THE SECRET LIFE OF MY IMAGINARY FRIEND by Andrew Lennon and Stephen White
self-published | 2018 | Kindle edition | 19 pages
Officer Norman was only a teenager when his quiet neighbourhood fell victim to a brutal serial killer’s bloody games. Too young to help, but not too young to feel helpless. Now, twenty five years later, as he patrols his beat, he can’t help but wonder about the killer. A killer who is still out there, somewhere. Haunting memories of a case never to be solved… or is it?
White and Lennon bring you this short horror story that is packed with brutal murders in every second breath.
As standalone short stories go, this is one that pleases and frustrates in equal measure.
It’s a standard tale – small-town cop finds himself mulling over a string of murders that took place in his hometown, years before he joined the force. We’re taken along for the ride and expected to spot who among the small number of characters present to us is the likely killer.
In that sense, it works well. I like to think I’ve got a good eye for a plot twist, but Lennon and White kept me guessing right to the end. Perhaps I should say that Lennon and White had me smugly thinking I’d guessed both the killer and how he was going to be revealed on two separate occasions, only to have my conclusions dashed in the final couple of pages, which is closer to the truth.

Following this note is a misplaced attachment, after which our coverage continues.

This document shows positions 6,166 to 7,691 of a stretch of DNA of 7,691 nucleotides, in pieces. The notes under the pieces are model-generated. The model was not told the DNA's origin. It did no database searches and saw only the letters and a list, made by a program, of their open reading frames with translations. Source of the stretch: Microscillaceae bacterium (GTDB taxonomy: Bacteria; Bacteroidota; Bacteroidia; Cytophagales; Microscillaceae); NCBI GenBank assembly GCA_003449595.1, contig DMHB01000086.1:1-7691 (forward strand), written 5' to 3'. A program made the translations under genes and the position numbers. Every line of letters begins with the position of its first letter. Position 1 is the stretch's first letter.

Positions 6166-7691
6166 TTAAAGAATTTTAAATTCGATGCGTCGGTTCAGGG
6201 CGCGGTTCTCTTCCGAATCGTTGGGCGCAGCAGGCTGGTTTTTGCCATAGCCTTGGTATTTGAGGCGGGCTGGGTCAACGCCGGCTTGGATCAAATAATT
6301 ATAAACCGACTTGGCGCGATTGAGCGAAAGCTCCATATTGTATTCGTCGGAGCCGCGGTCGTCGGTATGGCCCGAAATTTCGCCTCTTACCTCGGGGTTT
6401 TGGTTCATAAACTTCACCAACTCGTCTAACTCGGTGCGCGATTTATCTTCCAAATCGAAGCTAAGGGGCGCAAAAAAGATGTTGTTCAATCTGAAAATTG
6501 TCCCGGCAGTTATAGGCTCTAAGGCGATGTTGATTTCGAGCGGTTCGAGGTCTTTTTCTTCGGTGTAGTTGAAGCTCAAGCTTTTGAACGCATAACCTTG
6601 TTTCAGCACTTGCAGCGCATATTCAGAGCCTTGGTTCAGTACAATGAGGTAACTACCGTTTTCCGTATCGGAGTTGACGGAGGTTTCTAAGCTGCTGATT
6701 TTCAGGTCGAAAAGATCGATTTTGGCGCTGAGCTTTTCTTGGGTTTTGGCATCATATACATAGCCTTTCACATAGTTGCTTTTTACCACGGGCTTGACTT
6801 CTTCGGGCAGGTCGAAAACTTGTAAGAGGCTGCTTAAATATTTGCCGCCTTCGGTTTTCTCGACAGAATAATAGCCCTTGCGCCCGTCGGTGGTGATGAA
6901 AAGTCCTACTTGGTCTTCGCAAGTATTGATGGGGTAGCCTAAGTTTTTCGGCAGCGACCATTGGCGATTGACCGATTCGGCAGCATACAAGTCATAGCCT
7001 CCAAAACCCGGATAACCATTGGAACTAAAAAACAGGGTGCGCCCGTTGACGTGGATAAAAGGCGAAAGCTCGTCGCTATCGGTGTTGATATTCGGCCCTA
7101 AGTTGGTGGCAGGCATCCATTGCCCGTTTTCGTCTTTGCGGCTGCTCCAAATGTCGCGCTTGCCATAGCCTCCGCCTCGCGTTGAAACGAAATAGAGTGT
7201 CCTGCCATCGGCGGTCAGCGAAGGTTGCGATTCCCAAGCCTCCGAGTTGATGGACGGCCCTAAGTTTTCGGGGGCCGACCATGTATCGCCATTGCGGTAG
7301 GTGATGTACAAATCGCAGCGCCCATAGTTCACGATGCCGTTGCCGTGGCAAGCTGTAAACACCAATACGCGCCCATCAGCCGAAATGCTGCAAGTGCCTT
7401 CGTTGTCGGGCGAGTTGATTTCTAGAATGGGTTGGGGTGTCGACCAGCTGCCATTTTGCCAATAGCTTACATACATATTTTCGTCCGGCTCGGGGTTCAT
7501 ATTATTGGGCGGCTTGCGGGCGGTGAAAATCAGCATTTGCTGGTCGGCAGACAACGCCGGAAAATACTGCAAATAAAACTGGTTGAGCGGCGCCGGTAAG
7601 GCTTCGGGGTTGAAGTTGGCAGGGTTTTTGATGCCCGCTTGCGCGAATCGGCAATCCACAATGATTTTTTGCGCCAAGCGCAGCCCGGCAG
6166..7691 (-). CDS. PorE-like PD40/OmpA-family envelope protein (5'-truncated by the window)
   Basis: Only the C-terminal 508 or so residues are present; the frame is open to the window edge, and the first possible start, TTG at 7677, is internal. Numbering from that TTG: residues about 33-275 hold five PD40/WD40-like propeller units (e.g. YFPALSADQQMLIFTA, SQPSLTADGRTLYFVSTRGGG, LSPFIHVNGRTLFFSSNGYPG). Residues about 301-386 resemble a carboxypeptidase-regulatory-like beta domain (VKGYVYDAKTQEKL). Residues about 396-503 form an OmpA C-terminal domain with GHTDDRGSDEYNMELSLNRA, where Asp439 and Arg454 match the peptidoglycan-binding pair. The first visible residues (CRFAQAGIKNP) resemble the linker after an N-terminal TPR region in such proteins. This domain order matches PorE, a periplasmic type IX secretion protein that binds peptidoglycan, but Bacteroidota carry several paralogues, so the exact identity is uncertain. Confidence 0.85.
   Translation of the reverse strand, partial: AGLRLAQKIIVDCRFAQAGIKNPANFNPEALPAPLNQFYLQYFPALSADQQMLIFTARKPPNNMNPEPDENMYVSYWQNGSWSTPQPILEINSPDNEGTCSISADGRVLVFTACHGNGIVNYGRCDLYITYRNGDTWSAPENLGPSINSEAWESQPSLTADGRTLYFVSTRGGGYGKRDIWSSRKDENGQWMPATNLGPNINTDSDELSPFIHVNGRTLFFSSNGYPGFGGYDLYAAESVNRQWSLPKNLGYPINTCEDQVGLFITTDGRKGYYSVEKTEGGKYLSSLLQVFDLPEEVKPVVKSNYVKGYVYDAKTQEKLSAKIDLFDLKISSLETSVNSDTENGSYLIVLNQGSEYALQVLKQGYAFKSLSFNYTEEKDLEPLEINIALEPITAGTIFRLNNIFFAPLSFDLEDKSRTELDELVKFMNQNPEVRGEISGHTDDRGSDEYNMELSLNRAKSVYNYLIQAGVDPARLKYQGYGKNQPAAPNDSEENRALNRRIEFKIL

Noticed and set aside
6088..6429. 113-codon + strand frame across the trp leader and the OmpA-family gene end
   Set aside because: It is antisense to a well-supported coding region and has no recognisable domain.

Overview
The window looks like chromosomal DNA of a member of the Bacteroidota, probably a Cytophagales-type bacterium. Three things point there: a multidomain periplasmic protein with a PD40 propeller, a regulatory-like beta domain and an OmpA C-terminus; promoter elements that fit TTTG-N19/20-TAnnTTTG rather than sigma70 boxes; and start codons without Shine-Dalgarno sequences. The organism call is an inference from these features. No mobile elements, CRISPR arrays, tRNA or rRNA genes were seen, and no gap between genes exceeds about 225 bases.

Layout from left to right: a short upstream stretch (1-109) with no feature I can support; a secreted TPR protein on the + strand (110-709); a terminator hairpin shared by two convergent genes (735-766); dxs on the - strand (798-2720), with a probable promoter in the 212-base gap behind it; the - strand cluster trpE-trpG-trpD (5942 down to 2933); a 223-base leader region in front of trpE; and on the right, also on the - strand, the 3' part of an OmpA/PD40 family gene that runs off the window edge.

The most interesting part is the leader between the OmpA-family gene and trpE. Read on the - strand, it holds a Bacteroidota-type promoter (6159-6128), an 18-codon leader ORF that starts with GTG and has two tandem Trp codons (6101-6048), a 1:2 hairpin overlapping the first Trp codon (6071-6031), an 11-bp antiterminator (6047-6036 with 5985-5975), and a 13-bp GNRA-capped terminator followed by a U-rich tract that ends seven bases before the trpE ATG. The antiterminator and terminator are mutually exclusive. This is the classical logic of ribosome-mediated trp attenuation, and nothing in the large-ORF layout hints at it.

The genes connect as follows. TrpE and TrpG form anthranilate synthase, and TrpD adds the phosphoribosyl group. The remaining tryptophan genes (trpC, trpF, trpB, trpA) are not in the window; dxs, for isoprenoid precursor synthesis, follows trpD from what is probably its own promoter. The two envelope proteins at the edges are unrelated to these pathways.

There are some negative points. Our narrator is reminiscing on murders that took place a quarter of a century ago, back when he was a teenager. The constant flipping between present day and 25 years past is akin to literary whiplash and starts to get tiring once we hit double figures.
Linked to this is the fact that eleven murders is just too much to fit into a book that doesn’t hit twenty pages in length. Instead of the slow escalation of horror as each new atrocity is revealed, you end up shrugging and moving on, as only the most salient points are brought up.
It’s a shame. The structure is excellent, and would have worked just as well with only a handful of deaths (though my own preference would have been for a novel-length investigation into the murders, but keeping the same reveal).
That said, it’s an entertaining way to pass half an hour, and well recommended to anybody who likes their mysteries with a bit of grit.